In the latest Bobby Pendragon adventure, I read Bobby and his cohorts must confront the evil St. Dane who is trying to get the symbiotic tribes of Zadaa to go to war with each other after centuries of peace. The Rokator are a peaceful, scientific, light skinned people who live underground. The Batu are a dark skinned people who live about ground and defend both tribes from nomadic bands of cannibals. That's a lovely thought for a children's book! But, I digress. The Batu supply the food and the Rokator control the water. On a desert territory like Zadaa, neither can survive without the other. But, as is all too common in actual modern society, people don't want to share. This book has a very moral lesson. Do you want to starve to death and dehydrate or do you want to get along? Logical people would pick the third option. However, in life all too often people don't especially those in power.
The further I get into Pendragon, the more I think that J.D. McHale is trying to make himself the modern day C.S. Lewis wrapping simple tales of morality into a fun adventure story in the hopes of influencing future generations. There are definitely worse things one could be doing especially because the man can really write. So many people who try to write moral stories just lack the actual story telling ability. J.D. McHale has it in the right order in my opinion. The story first. The moral second. It's kind of a side dish that the reader doesn't even realize he or she is ingesting.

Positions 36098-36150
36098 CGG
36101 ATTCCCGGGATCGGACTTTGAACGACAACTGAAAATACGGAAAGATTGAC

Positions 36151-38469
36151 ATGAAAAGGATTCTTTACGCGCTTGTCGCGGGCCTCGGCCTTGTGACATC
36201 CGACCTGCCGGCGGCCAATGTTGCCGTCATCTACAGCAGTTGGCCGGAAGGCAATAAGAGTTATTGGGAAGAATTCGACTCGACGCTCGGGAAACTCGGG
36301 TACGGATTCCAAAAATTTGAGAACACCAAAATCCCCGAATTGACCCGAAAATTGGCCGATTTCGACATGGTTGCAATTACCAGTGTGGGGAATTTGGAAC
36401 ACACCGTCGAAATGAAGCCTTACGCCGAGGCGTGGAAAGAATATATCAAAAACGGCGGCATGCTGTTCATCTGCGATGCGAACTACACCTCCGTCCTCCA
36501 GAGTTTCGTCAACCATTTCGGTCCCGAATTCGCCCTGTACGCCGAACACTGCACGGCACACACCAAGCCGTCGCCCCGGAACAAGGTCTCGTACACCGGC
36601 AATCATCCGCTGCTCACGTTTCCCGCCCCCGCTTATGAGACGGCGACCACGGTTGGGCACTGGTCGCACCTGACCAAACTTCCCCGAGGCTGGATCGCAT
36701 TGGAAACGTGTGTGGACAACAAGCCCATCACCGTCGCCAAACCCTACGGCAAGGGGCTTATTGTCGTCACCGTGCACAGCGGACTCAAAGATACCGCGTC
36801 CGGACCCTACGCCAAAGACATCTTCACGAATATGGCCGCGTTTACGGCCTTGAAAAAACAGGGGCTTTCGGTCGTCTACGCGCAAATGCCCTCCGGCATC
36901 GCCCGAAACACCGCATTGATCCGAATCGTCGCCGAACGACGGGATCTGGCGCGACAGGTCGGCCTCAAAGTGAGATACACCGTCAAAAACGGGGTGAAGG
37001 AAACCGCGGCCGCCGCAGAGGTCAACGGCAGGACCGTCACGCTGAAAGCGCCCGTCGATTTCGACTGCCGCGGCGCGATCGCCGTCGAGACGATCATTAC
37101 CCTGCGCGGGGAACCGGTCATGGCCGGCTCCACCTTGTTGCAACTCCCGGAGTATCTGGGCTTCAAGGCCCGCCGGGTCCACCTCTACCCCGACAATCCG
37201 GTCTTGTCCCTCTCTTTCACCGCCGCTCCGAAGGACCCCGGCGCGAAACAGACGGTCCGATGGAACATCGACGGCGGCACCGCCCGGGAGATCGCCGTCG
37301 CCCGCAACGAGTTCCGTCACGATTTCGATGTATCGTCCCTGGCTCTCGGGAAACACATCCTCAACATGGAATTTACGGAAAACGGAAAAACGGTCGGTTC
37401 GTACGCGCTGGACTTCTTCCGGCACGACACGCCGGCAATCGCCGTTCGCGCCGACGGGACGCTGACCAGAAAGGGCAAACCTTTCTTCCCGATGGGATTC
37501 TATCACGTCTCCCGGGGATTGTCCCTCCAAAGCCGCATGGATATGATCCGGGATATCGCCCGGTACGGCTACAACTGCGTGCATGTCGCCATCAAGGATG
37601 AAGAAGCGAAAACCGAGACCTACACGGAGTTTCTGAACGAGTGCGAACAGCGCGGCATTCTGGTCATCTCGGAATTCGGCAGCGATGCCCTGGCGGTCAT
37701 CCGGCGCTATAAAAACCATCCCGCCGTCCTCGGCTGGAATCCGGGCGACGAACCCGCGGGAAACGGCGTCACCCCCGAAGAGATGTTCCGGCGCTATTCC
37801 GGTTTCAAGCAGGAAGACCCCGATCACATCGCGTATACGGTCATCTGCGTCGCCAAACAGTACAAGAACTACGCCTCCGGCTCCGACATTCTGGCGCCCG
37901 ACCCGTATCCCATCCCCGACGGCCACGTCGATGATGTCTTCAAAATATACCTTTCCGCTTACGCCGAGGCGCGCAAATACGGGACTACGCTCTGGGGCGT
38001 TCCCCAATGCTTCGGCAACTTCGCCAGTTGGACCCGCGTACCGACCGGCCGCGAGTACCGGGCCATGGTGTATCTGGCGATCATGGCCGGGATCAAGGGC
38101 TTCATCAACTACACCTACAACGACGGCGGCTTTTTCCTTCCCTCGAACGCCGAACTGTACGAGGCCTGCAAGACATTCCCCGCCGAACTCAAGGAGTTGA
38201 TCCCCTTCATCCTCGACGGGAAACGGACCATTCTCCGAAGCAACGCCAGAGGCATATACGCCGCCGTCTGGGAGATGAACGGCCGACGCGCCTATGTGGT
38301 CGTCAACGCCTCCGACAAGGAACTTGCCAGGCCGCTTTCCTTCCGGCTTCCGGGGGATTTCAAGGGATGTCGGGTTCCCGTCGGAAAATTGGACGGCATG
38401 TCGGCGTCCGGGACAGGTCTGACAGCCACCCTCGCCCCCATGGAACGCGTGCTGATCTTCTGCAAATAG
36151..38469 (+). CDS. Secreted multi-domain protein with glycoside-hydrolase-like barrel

Mark and Courtney (Bobby's friends on second Earth) also have there share of adventures in this book. At the end of the last book, you may remember me commenting how sorry I was that Courtney had become such a damsel in distress all of a sudden. Still, I suppose given the fact that her best friend/boyfriend is off saving the world from dangers any 15 year old girl would go a little nuts. In this book, Courtney has a nervous breakdown of sorts. Luckily, with a little self-help and other help, she finds her way back to normality again. Unfortunately, said normality comes at a price. I'm not going to tell you because that would spoil the plot. Suffice it to say, I was right about the intentions of one Andy Mitchell. You'll have to read the book to see what I mean.
This book will keep you guessing until the very last page or track depending on what format you get it in. I'd rate it a 9 out of 10.